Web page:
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Hospital Emergency On-Call Coverage: Is There a Doctor in the House?

Diminished Willingness to Take Call Threatens Care for Insured and Uninsured Patients

News Release
Nov. 20, 2007

Alwyn Cassil (202) 264-3484 or

WASHINGTON, DC—As emergency departments face ever-rising demands, hospitals are confronting greater problems obtaining emergency on-call coverage from specialist physicians, according to study released today by the Center for Studying Health System Change’s (HSC).

Factors influencing physician reluctance to provide on-call coverage include decreased dependence on hospital admitting privileges as more services shift to non-hospital settings; payment for emergency care, especially for uninsured patients; and medical liability concerns, according to the study. Hospital strategies to secure on-call coverage include enforcing hospital medical staff bylaws that require physicians to take call, contracting with physicians to provide coverage, paying physicians daily or monthly stipends, and employing specialists.

"Many hospitals are struggling with inadequate on-call coverage, which threatens patients’ timely access to high-quality emergency care and may raise health care costs," said Paul B. Ginsburg, Ph.D., president of HSC, a nonpartisan policy research organization funded primarily by the Robert Wood Johnson Foundation.

"The traditional role of physicians taking emergency call as part of their obligation for hospital admitting privileges is unraveling across the country, posing risks that insured and uninsured patients, alike, may not get timely and appropriate care," said HSC Senior Researcher Ann S. O’Malley, M.D., coauthor of the study with Debra A. Draper, Ph.D., HSC director of site visits; and Laurie E. Felland, M.S., HSC health researcher.

The study’s findings are detailed in a new HSC Issue Brief—Hospital Emergency On-Call Coverage: Is There a Doctor in the House?available here. The study is based on HSC’s 2007 site visits to 12 nationally representative communities: Boston; Cleveland; Greenville, S.C.; Indianapolis; Lansing, Mich.; Little Rock, Ark.; Miami; northern New Jersey; Orange County, Calif.; Phoenix; Seattle; and Syracuse, N.Y. HSC has been tracking change in these markets since 1996.

In the past decade, the rate of overall emergency department (ED) utilization rose 7 percent in the United States, increasing from 36.9 to 39.6 visits per 100 persons, according to the National Center for Health Statistics.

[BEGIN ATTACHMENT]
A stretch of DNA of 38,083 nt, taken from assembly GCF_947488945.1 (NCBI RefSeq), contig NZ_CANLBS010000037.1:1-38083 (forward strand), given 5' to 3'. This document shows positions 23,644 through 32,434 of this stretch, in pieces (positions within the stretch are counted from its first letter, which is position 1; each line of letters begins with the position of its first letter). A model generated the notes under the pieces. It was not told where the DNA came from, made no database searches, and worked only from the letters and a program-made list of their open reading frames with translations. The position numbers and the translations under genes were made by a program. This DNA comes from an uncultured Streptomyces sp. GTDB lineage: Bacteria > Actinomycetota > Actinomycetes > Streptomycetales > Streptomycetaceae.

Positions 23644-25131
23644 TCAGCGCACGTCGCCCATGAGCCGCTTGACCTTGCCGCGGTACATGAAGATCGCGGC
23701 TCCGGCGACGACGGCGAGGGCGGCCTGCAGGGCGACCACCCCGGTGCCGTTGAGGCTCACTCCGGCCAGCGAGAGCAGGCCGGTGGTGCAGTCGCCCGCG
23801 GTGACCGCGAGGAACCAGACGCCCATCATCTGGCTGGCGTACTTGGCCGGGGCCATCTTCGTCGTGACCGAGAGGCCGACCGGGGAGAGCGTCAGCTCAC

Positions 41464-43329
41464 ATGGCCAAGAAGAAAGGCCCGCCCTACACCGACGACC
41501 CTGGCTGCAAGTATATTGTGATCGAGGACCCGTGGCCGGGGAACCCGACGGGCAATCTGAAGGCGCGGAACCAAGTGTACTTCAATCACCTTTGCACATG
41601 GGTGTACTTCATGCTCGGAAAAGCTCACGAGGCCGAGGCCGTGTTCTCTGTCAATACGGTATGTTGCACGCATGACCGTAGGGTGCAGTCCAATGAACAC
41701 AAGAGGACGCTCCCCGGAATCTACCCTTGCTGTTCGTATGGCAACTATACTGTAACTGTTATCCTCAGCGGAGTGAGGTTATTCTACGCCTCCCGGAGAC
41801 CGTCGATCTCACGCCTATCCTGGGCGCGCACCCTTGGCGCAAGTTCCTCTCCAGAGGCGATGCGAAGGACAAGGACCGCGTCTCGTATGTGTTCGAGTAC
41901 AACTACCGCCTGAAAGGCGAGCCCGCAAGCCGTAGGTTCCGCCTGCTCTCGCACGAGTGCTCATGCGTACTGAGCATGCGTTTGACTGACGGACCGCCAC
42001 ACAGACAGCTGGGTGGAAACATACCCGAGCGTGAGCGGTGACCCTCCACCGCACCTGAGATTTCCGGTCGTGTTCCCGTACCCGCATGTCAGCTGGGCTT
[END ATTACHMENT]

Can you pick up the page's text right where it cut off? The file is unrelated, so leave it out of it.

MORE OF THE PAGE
While adequate on-call emergency coverage is predominantly an issue for hospital EDs, it also is increasingly a problem for inpatients requiring urgent specialty consultations, the study found.

Other key study findings include:

  • Specialties that are particularly difficult to secure for on-call coverage include orthopedic surgeons, neurosurgeons, plastic surgeons, trauma surgeons, hand surgeons, obstetrician-gynecologists, neurologists, ophthalmologists and dermatologists, according to hospital executives. In a few cases, a shortage of certain specialists contributes to inadequate on-call coverage. But physician unwillingness to take call appears to be a more pressing issue for many hospitals.
  • Hospitals are pursuing a variety of strategies to secure specialist emergency on-call coverage, including enforcement of hospital bylaws requiring call, payment for on-call coverage, paying physicians’ professional fees for patients who are unable to pay, and other administrative arrangements aimed at improving the physician work environment. For example, some hospitals in Little Rock and Miami reported reimbursing physicians at least at Medicare rates for patients with no other coverage. An Orange County hospital guarantees physicians Medicare rates plus 20 percent for treating certain uninsured patients.
  • An increasing number of hospitals are moving beyond contractual or stipend arrangements toward a direct employment model with specialist physicians. Along with securing on-call coverage, hospital employment of specialists may be part of a larger service-line competitive strategy.
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The Center for Studying Health System Change is a nonpartisan policy research organization committed to providing objective and timely research on the nation’s changing health system to help inform policy makers and contribute to better health care policy. HSC, based in Washington, D.C., is funded principally by the Robert Wood Johnson Foundation and is affiliated with Mathematica Policy Research, Inc.


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The Center for Studying Health System Change Ceased operation on Dec. 31, 2013.